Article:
Going into my lesson today, I knew I was going to have to get the kids’ attention. I like to keep the mood light in my classroom and I definitely want my students engaged — doing all this at once can be challenging at times. But when I have my students review the sequencing of events, such as the American Revolution, it is inevitable that I will lose a few.
I was using a sequencing review to facilitate the discussion of particular advantages and disadvantages the colonists would have had to deal with when facing an opponent as powerful as the British Empire. I hadn’t used the word disadvantage or advantage yet. I just had them bouncing ideas around.
While their ideas were bouncing around, I was bouncing paper balls off the rim of the trash can. Periodically, I would intentionally shoot and miss, never making one. After a few minutes, the kids were highly entertained at my ineptitude. I have to admit, this made me laugh. Because you see, they had no idea I was missing on purpose and it was all a plan to get them to fully understand what I meant by the word “disadvantage.”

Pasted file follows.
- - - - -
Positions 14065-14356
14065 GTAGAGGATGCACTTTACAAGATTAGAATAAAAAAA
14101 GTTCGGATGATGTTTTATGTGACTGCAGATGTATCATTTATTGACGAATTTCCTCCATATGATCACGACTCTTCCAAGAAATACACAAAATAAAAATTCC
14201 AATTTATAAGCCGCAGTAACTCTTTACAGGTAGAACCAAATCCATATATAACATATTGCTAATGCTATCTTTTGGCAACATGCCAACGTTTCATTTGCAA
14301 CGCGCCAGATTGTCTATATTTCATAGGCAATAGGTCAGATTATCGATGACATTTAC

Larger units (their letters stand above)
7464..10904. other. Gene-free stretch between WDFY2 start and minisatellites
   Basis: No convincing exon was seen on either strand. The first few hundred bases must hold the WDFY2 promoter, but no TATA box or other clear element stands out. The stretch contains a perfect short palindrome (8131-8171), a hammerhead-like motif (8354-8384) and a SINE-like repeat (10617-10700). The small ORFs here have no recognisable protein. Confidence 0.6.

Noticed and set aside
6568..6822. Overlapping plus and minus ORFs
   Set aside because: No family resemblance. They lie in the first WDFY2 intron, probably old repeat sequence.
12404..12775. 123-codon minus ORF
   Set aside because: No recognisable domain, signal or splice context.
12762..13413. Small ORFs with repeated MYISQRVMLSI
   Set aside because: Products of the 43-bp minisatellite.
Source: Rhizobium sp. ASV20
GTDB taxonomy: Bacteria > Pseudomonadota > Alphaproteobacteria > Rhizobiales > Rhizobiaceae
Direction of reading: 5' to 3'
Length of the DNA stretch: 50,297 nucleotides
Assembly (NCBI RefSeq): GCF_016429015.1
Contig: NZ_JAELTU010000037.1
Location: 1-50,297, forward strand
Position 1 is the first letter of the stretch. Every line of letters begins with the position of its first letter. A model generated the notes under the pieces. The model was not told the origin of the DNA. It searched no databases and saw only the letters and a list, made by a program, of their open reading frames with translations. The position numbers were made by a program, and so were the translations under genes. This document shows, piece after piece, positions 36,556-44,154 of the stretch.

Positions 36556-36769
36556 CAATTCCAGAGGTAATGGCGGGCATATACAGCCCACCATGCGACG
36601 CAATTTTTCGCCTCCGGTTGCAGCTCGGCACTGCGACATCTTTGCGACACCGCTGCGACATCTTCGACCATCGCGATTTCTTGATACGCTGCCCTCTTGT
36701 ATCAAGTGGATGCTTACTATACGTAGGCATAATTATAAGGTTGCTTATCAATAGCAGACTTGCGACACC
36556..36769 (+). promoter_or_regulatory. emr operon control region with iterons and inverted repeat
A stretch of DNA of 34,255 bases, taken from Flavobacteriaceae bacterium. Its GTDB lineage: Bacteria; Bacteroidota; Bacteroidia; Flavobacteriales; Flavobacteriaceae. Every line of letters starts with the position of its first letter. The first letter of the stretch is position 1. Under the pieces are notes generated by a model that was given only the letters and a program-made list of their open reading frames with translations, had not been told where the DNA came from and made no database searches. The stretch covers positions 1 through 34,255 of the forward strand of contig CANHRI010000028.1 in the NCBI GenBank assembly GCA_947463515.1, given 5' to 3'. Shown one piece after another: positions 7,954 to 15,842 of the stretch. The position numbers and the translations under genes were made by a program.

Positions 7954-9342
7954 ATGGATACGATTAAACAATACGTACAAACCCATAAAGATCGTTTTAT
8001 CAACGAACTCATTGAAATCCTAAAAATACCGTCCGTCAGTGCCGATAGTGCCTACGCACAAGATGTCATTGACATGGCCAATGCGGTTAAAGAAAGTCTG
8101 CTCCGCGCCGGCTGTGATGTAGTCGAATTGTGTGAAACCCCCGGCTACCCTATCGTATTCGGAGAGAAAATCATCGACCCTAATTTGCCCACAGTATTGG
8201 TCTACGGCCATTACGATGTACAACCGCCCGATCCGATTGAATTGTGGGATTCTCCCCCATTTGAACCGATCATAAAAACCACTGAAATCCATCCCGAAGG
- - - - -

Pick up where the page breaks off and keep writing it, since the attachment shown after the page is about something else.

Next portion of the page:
When it came time for us to create a list of disadvantages, I had a great way to use relevance in an example to get the results that I was looking for.
If LeBron James walked through that door right now and said, ‘Mr. Weinmann! You and me, 1-on-1! Right now!’ Who would have the disadvantage?
After saying this, immediately all of my students laughed and made the connection that not only am I a short white guy, I’m also really, really bad at basketball. They also knew immediately what to write when I asked them to list disadvantages the colonists dealt with when facing a superior opponent. And I was honestly impressed with the list we compiled as a class.
I then flipped the example and asked who would have the advantage when it came to teaching my history class. Of course, my students thought that was LeBron James too. 🙂